‘The Hummingbird Project’ Flaps its Wings

by Eric Melin on March 29, 2019

in Print Reviews,Reviews

[Rating: Minor Rock Fist Up]

People with a huge chip on their shoulder always have something to prove. In writer-director Kim Nguyen‘s film The Hummingbird Project, that person is Vincent Zaleski ( played very credibly by Jesse Eisenberg, who covered similar wannabe tech-giant territory as Mark Zuckerberg in The Social Network).

He and his cousin Anton (played by Alexander Skarsgård, who turns in a convincing performance despite a distracting bald cap wig) work at a tech firm headed up by Eva Torres (an over-the-top Salma Hayek). While Vincent is the nobody trader who Anton helped get a job there, Anton is the resident coding genius who Eva is replying on the keep the company one step ahead of the competition. What she doesn’t know is that the nobody is using his familial bond to lure away the genius, and they are about to embark on a hard-fought journey to create a faster web connection between the New York Stock Exchange and the Kansas Electronic Exchange, thereby allowing trades to happen just milliseconds earlier.

Considering all the technical lingo involved, Nguyen does a good job laying out the particulars of the cousins’ race to lay fiber-optic cable halfway across the country and through a mountain range quicker than their former boss. When it comes to raising the stakes, however, things get a little cornier, with Torres showing up several times in remote locations to threaten Anton and/or taunt Vincent with “clever” secret messages. I understand the need to physically manifest these scenes – because repeated phone conversations, texts, and emails are not all that cinematic – but they ring a little false and illustrate moments where the movie is trying too hard.

More interesting and successful is the tricky relationship between Vincent and Anton, their family history as second-generation immigrants, and Vincent’s dogged determination to oversee every element of the operation himself and his inability to let go of his dream in the face of a life-changing medical diagnosis. It speaks to a familiar American do-or-die tendency, and is even more unsettling in the face of Vincent realizing the harm that his cable line is doing to the natural territory it must destroy and the cultural harm it does to everyone with differing ideals that stand in his way.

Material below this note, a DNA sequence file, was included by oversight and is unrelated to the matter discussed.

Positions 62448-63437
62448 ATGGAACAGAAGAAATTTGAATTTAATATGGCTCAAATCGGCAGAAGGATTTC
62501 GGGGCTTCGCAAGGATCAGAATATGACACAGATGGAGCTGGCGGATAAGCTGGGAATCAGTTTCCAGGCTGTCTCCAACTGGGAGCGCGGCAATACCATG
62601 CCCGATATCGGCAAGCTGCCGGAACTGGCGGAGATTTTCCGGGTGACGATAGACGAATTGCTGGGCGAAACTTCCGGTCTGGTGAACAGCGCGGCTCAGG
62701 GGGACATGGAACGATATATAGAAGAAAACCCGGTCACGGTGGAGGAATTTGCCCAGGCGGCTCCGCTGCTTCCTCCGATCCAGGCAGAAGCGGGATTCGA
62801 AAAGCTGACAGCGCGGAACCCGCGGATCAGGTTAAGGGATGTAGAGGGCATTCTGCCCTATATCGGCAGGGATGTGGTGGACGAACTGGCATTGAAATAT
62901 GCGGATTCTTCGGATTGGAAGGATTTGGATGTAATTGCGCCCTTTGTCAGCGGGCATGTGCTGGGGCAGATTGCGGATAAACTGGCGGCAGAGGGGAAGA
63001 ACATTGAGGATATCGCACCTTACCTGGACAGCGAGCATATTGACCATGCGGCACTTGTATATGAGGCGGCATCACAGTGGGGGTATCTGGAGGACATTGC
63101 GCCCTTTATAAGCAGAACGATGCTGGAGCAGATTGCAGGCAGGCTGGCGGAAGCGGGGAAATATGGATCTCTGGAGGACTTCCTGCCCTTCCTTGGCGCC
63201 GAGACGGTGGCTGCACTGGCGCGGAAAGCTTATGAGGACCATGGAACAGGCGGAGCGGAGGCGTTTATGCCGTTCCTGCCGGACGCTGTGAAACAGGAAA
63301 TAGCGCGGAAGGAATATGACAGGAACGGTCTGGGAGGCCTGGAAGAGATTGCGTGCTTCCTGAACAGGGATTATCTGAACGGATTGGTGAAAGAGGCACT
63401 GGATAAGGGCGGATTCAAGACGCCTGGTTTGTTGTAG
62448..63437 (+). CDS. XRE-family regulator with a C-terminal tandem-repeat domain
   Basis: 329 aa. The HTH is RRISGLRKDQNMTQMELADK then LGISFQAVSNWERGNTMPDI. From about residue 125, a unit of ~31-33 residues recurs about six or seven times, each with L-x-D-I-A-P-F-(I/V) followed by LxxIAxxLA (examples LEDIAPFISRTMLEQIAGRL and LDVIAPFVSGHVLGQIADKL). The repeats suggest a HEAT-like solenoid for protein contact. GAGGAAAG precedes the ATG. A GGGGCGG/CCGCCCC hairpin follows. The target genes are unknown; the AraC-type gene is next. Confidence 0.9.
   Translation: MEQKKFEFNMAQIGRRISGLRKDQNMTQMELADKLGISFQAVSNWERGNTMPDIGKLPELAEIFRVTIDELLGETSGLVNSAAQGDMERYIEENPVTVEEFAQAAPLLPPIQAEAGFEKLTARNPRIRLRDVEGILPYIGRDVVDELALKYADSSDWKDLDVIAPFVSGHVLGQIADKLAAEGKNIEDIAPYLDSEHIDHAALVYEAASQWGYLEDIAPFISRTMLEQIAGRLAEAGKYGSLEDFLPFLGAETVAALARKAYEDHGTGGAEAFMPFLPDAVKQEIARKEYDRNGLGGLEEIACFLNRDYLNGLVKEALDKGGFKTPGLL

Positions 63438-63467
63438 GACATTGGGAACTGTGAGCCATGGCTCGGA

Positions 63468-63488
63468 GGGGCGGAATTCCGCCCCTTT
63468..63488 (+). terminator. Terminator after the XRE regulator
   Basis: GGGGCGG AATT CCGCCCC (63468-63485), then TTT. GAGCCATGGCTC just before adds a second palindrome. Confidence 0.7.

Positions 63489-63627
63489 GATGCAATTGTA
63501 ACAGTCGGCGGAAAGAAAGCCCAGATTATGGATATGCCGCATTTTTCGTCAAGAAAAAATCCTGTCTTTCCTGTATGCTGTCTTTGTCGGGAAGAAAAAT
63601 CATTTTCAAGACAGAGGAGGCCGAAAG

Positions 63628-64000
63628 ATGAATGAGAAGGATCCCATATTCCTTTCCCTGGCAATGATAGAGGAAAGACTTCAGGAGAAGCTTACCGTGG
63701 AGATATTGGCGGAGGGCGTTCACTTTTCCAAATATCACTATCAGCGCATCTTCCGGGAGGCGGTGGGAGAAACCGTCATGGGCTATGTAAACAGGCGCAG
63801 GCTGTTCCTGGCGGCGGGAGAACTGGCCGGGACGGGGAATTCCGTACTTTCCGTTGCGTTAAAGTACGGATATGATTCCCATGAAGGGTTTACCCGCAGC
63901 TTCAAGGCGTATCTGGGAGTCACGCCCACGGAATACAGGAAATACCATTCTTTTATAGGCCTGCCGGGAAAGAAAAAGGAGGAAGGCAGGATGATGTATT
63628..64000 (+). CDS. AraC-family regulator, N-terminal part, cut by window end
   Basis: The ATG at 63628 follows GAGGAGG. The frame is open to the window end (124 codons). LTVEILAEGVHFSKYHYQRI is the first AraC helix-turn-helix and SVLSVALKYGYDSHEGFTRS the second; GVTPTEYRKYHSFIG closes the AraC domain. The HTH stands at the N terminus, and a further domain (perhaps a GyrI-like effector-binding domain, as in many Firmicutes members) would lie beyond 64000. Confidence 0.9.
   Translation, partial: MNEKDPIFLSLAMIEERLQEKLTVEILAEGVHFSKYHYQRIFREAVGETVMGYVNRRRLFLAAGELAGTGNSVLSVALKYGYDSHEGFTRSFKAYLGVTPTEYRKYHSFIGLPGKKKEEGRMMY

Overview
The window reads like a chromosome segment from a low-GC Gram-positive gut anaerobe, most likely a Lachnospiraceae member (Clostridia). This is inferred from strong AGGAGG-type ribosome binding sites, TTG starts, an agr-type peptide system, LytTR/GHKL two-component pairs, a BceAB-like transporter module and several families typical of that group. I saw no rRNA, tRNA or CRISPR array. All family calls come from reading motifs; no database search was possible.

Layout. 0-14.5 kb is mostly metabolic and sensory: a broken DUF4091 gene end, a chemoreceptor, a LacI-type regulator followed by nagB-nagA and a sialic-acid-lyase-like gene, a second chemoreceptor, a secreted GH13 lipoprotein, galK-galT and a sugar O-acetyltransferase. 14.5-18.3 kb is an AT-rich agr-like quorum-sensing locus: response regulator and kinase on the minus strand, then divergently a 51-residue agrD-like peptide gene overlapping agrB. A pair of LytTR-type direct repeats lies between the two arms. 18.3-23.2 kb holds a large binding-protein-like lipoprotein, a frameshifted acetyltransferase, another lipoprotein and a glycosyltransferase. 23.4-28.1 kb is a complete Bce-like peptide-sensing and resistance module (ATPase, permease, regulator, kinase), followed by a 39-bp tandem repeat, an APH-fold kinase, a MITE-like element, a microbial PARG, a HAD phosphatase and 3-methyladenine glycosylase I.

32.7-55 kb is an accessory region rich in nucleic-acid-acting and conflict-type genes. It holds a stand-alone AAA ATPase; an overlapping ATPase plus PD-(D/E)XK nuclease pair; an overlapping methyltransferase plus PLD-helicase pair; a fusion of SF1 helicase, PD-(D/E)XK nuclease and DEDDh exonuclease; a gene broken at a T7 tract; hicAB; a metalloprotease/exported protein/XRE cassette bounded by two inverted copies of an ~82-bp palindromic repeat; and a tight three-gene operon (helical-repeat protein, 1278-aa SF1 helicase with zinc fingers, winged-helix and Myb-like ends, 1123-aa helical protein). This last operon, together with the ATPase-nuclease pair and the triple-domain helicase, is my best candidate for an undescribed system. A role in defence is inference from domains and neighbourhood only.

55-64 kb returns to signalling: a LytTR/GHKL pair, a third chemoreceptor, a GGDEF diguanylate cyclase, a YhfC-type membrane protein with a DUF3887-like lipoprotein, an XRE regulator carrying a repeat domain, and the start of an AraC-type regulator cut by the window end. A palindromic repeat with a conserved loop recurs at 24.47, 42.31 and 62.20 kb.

Skarsgård is effective, playing way against type as the nebbish programmer, and he has some nice scenes that give Anton more depth than the usual anti-social computer genius character that populates so many movies. One scene in particular, however, which sees him running from authorities in hot pursuit, is an example of Nguyen trying to unnaturally shoehorn too much comedy into the proceedings. Like some of Hayek’s more conspicuous scenes, it feels forced.

Overall, The Hummingbird Project is an interesting enough, if predictable, rumination on the current state of the American dream. Although high-frequency trading is probably not something everybody can relate to, the idea of living up to a potential that’s weaved into the fabric of your country’s myth is.

Local note: The Kansas Electronic Exchange is a fictionalized version of the Kansas City Internet Exchange, which is located in Overland Park. Although there are some scenes in the movie set in Kansas, they were not filmed here. As locations, I suppose they are credible enough, but there’s at least one Wizard of Oz/Dorothy reference, which is disappointing and expected.

Eric is the Editor-in-Chief of Scene-Stealers.com and writes the Screen Stealers column for The Pitch. He’s President of the KCFCC, and drummer for The Dead Girls and Ultimate Fakebook. He is also Air Guitar World Champion Mean Melin. Eric goes to 11. Follow him at:

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